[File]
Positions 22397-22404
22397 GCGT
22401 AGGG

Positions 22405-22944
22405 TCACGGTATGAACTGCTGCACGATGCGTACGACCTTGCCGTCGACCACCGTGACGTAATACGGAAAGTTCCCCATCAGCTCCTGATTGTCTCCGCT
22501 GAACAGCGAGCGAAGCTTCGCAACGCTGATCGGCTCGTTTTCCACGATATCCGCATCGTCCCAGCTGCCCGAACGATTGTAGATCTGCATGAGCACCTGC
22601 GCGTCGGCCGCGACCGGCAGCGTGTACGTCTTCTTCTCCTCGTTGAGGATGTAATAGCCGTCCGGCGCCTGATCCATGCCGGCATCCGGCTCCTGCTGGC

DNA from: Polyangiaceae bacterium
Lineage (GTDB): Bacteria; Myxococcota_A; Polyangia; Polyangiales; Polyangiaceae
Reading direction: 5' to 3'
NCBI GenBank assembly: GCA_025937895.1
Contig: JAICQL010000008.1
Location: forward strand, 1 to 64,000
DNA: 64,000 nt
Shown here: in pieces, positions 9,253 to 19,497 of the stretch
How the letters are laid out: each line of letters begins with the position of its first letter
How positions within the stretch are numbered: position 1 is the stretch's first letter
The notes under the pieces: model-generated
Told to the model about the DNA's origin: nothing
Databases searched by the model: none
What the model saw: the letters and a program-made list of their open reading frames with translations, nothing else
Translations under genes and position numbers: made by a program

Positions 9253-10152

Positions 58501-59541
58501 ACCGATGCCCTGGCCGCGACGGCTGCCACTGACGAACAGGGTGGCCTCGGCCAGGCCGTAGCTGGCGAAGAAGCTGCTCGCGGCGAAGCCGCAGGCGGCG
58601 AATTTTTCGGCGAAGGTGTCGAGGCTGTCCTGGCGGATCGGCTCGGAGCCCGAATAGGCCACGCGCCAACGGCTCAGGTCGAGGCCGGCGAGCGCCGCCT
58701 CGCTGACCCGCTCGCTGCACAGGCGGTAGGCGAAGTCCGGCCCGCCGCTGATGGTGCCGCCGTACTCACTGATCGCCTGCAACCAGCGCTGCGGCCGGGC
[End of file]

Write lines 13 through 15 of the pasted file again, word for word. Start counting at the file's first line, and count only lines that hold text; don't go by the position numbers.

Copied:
Location: forward strand, 1 to 64,000
DNA: 64,000 nt
Shown here: in pieces, positions 9,253 to 19,497 of the stretch